Now that I was done with my tourney, I was going to play some of the gunslingers. First up was Kelly. From halfway across the hall I called him out, "Kelly Digges, you're going down!"
"Oh it's on!" he responded in kind.
We stomped over to the table and shuffled our cards.
I drew up our life totals in two columns heading them 'Kelly v. Strand.' "This is going to be epic," I told him, jotting a note down. "See, I wrote it above our life totals, and it's gotta be true. I wrote it in pen." We cut each others decks and started playing. We started talking about our writing and I told him I tend to write pretty fractured stuff and I assume the audience is smart enough to put all the pieces together.
"I assume the audience is dumb as a mule and twice as ugly," Kelly told me.
"I also assume the audience is devastatingly handsome," I responded.
Somehow Kelly managed to beat me with his red green deck. I did manage to get him down to five life before he epically destroyed me. Still my epic defeat left the door open for a future rematch.
I got to play Rei Nakazawa next, and though he is a man of few words, I learned that he started making Magic part of his professional life in the late nineties when he answered a call for freelance writers for Inquest magazine posted on Usenet. Rei was running a blue black deck that looked ferocious, but never got the traction it needed to put me in mortal danger. I did manage to beat him, and he gave me a pack as my reward.
I was getting ready to pack things up and go home. I was chilling next to the gunslingers when Aaron Forsythe and Sean Fletcher sat down to play. Another scrub came by asking if he could get a game, and since Aaron and Sean were still shuffling, and all of the other gunslingers were playing someone they broke off their game. Aaron played the fresh face and I asked Sean if he wanted to play. He sat down and asked me about my work. He'd overheard me talking to Kelly, so I told him a little bit about the exciting field of data labeling.
I talked to him a little about graphic design and about getting called on to do game design for WOTC. Because he had signed a non-disclosure he was only able tell his friends he was doing design work for Wizards, and everyone assumed it was graphic design, not game design.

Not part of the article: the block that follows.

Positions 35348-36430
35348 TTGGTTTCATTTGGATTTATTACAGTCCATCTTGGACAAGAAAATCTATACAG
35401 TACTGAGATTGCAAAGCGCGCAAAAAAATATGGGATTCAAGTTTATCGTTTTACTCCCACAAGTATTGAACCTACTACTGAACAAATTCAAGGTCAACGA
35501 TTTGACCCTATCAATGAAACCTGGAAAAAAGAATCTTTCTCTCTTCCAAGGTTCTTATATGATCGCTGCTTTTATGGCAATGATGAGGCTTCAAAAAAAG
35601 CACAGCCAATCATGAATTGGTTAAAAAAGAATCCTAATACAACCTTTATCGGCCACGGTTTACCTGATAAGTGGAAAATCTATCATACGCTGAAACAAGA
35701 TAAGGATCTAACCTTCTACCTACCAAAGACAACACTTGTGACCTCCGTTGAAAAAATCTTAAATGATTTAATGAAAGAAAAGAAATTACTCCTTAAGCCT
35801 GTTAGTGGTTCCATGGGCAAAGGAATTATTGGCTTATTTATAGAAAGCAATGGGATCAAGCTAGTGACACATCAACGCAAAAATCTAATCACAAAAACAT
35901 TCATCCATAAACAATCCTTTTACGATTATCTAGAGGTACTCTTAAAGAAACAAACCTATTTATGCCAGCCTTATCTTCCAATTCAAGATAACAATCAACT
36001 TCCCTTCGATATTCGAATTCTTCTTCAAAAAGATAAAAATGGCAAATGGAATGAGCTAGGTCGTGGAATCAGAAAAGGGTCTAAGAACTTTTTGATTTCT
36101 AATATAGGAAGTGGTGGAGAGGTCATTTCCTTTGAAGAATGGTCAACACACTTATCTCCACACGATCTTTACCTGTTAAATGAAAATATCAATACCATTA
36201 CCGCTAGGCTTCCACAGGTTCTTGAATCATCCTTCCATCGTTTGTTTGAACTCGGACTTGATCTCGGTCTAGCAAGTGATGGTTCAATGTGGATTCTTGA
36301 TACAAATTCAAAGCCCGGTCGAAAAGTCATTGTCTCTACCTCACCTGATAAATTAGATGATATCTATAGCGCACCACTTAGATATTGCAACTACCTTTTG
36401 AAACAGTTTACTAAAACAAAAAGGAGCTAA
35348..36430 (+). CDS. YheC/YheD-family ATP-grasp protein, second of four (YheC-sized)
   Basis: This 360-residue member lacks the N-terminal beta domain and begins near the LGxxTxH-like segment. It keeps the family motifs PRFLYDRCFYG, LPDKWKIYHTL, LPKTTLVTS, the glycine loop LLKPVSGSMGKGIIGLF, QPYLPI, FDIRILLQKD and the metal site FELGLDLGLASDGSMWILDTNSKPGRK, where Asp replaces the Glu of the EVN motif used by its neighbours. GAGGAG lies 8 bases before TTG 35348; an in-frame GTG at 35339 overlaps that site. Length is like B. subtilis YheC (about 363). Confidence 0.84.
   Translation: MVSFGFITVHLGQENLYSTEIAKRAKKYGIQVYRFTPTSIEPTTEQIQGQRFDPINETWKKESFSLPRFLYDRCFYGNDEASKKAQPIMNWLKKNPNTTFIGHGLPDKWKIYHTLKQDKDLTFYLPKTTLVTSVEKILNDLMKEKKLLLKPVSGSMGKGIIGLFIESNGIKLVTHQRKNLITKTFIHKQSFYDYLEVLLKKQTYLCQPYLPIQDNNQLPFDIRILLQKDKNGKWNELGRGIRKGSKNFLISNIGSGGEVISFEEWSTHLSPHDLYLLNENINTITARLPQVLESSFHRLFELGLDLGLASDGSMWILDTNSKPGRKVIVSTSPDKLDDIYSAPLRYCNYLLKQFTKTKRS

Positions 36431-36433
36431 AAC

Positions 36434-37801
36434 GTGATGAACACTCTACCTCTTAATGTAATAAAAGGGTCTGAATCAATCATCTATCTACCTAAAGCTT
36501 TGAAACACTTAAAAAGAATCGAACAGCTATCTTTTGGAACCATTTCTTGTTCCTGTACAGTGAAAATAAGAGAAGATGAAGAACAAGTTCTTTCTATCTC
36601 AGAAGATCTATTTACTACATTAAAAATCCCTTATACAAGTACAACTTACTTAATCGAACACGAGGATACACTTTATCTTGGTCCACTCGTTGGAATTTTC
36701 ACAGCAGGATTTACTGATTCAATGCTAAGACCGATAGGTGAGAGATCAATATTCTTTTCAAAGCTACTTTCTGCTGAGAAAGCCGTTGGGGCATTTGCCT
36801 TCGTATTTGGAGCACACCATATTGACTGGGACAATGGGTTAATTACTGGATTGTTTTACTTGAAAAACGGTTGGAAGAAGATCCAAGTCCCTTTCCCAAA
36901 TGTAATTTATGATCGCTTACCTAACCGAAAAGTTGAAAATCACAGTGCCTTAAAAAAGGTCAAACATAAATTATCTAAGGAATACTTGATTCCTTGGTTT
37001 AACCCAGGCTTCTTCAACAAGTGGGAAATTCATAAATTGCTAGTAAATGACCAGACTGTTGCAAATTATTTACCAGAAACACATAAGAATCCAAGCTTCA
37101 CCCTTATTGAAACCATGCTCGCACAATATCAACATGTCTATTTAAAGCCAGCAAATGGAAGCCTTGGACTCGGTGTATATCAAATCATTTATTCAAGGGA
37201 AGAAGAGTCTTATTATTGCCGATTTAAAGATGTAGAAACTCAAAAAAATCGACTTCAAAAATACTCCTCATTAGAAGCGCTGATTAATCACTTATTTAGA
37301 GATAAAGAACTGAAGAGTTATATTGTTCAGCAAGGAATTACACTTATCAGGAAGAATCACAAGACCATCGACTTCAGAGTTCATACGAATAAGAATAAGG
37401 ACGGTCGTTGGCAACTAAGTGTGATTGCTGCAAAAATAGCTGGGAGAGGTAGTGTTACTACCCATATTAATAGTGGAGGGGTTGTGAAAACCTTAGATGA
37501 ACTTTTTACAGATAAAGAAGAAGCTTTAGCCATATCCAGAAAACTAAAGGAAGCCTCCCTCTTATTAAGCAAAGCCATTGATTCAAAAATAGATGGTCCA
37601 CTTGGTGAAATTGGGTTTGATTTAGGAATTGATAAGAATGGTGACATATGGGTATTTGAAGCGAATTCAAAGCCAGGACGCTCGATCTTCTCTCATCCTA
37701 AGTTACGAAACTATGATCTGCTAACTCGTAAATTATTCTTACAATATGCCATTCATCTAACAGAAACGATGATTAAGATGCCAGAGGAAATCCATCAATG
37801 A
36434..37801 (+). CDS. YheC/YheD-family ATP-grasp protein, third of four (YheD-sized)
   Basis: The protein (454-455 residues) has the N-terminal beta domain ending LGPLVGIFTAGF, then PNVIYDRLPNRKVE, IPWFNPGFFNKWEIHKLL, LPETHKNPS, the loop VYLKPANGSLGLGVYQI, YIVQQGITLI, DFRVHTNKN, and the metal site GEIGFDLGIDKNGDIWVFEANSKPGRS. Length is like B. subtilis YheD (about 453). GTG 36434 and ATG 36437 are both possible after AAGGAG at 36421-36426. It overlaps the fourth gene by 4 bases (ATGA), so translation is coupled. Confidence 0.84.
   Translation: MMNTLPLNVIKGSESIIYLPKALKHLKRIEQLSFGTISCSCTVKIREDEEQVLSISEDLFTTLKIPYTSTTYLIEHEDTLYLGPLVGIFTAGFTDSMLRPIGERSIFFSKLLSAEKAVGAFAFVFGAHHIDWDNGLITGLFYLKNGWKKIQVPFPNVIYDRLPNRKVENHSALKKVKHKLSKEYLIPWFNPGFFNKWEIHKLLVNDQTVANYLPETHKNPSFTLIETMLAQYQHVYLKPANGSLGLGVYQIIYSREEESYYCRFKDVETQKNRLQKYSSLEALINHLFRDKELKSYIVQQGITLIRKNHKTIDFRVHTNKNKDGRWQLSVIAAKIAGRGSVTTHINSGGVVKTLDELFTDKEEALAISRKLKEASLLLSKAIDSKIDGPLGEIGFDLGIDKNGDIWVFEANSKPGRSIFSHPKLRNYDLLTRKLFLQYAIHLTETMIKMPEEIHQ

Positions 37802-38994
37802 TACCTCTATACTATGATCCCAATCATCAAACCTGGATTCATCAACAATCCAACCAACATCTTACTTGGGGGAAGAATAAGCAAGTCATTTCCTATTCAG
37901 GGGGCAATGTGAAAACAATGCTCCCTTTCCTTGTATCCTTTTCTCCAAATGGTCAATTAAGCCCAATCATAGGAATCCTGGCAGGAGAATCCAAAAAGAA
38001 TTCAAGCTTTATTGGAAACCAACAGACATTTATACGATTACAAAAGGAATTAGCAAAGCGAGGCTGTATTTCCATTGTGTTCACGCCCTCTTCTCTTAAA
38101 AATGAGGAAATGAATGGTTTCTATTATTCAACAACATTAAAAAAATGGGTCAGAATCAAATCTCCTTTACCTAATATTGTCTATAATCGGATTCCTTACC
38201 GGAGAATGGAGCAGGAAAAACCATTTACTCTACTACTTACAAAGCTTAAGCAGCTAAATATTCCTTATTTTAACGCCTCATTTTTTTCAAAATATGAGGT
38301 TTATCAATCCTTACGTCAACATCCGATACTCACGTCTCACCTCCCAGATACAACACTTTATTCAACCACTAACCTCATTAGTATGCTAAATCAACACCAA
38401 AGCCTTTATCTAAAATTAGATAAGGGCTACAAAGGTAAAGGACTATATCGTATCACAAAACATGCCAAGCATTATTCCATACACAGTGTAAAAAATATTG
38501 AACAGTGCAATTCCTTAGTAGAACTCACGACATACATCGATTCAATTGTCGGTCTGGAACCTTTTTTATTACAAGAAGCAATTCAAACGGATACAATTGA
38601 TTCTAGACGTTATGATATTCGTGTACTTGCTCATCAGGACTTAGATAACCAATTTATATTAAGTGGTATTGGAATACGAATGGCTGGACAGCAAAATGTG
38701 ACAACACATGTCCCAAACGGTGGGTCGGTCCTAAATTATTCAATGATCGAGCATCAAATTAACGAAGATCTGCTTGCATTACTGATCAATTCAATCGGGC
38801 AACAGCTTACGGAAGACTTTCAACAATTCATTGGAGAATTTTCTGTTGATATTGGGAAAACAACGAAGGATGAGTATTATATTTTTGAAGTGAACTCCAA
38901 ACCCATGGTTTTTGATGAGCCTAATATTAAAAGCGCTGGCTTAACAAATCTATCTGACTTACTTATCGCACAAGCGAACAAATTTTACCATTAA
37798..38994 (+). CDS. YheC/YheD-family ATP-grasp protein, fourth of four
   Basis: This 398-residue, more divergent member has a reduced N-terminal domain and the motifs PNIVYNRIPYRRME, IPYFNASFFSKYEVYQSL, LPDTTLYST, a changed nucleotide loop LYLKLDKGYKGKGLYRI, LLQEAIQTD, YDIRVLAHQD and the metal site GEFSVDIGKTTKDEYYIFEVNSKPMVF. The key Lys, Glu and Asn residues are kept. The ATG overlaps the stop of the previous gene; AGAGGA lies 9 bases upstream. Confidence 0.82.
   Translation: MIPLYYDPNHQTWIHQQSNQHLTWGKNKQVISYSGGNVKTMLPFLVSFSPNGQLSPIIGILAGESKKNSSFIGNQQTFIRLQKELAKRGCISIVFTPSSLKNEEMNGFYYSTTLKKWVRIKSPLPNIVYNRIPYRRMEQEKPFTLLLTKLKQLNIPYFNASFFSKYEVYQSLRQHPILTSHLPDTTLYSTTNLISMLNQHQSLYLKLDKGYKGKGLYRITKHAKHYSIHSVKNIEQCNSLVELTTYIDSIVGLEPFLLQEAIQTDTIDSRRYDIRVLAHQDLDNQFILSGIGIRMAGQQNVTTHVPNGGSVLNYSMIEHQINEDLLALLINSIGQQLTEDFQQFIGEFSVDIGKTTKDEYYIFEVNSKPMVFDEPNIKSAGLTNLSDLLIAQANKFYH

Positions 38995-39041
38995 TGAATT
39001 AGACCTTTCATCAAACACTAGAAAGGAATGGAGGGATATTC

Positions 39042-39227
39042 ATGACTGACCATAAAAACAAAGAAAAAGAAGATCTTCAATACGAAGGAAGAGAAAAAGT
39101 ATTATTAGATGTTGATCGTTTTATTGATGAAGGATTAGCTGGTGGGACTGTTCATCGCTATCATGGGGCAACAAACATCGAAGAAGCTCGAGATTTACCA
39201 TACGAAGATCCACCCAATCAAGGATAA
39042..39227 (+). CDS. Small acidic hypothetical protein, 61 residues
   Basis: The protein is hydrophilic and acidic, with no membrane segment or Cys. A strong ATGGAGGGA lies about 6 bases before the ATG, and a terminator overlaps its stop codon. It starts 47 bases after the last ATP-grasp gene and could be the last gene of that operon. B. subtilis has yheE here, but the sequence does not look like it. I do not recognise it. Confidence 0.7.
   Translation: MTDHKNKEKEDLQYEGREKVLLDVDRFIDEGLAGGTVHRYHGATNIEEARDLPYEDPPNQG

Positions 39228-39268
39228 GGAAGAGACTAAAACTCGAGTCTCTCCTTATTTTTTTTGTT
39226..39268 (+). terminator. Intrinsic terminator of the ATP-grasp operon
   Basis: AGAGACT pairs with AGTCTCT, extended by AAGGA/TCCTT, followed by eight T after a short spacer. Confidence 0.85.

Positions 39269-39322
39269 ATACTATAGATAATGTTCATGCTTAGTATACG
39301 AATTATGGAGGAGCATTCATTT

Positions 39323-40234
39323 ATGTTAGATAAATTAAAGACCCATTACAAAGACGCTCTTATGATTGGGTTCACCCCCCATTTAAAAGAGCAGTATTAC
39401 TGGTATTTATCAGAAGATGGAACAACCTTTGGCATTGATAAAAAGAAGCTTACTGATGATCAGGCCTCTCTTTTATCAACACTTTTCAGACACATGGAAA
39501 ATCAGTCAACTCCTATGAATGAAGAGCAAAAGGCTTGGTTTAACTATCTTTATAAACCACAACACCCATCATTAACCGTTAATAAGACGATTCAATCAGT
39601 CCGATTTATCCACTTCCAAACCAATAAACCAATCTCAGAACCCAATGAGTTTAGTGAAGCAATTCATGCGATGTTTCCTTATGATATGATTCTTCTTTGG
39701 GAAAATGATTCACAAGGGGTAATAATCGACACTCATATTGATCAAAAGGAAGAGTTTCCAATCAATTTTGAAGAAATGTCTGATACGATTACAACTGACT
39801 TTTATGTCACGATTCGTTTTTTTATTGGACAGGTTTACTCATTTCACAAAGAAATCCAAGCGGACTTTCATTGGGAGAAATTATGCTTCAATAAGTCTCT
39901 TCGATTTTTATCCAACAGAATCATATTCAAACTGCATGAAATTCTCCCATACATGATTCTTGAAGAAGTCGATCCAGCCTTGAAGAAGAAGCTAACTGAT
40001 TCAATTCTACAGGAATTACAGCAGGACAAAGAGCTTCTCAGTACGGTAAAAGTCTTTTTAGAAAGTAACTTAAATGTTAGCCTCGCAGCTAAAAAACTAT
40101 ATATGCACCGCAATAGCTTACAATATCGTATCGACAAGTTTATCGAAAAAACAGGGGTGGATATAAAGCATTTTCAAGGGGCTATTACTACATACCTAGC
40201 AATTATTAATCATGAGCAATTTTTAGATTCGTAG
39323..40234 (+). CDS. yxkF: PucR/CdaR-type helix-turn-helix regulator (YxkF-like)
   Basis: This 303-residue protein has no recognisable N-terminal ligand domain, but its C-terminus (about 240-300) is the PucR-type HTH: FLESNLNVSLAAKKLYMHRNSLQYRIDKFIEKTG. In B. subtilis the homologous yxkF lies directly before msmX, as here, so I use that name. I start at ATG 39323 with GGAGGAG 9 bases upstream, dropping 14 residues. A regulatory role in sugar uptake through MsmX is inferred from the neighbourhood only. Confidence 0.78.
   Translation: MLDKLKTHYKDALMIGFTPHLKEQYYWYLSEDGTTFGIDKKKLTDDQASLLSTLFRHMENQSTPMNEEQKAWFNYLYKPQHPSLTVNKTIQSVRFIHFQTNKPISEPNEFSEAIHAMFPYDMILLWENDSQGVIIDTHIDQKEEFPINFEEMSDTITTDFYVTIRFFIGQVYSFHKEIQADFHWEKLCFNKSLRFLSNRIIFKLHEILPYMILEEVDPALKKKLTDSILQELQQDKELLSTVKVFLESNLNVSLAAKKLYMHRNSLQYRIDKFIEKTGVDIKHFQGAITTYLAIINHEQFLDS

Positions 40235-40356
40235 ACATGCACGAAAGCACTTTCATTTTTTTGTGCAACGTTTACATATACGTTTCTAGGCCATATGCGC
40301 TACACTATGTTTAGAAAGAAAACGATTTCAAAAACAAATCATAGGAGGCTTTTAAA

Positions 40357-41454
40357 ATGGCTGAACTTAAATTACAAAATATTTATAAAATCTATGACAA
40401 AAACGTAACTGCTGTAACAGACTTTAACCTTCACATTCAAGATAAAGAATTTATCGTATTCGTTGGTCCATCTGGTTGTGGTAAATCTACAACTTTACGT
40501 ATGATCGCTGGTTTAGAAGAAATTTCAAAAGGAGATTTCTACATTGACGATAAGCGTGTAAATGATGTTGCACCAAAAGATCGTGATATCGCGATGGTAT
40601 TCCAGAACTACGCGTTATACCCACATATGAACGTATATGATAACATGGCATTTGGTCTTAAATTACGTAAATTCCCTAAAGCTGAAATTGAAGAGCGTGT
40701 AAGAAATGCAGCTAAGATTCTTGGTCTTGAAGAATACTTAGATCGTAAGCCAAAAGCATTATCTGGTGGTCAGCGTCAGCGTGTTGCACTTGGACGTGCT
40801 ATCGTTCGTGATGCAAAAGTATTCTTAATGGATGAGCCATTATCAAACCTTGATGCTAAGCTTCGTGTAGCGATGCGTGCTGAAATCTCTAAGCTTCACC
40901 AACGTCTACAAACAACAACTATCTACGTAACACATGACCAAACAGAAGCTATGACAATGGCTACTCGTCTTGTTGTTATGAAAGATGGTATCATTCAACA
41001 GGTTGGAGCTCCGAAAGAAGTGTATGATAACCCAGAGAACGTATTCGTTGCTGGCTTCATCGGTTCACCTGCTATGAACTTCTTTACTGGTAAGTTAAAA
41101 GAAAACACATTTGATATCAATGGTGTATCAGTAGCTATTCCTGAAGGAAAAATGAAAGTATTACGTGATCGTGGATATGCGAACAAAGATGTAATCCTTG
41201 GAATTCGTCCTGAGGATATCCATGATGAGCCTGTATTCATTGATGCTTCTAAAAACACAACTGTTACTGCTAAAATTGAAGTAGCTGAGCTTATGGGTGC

We started playing. I laid down a weenie. He put down a Sickle Ripper and decided that it rocked, but it did not rock quite enough. He asked if anyone had a Sharpie, and I volunteered mine. He drew an electric guitar in the hands of the reaper, complete with a Marshall stack in the background.
I put down another dude. He threw out a Farhaven Elf which he decorated with a Moog synthesizer. We both kept throwing down guys, but I managed to get a creature lead and whittle him down to three life before he played Dawnglow Infusion for twenty life. He started playing fattie after fattie throwing down Mossbridge Troll and Crabapple Cohort and Sootwalkers. Suddenly that early game tempo I'd maintained was wearing off like a kid laying down for a nap after an afternoon of running on Pixie Stix.
I was at six life and had managed to get him down to two when a corrupt switched our fates and suddenly I was in a standoff. The next turn he did me in. The whole time he was making cracks about needing more cowbell.
I didn't care about losing. The rock band he'd thrown down was cooler than any bragging rights I might have gotten by beating a game designer with a set he designed. I didn't lose anything but a game of Magic. And my Sharpie.
Sean Fletcher stole my Sharpie.
See cards customized by Sean Fletcher using B Strand's stolen Sharpie at http://www.flickr.com/photos/strand/tags/sfrmf/.
*I skipped the second half of Wilco's concert to see Pedro The Lion. These are life's hard choices.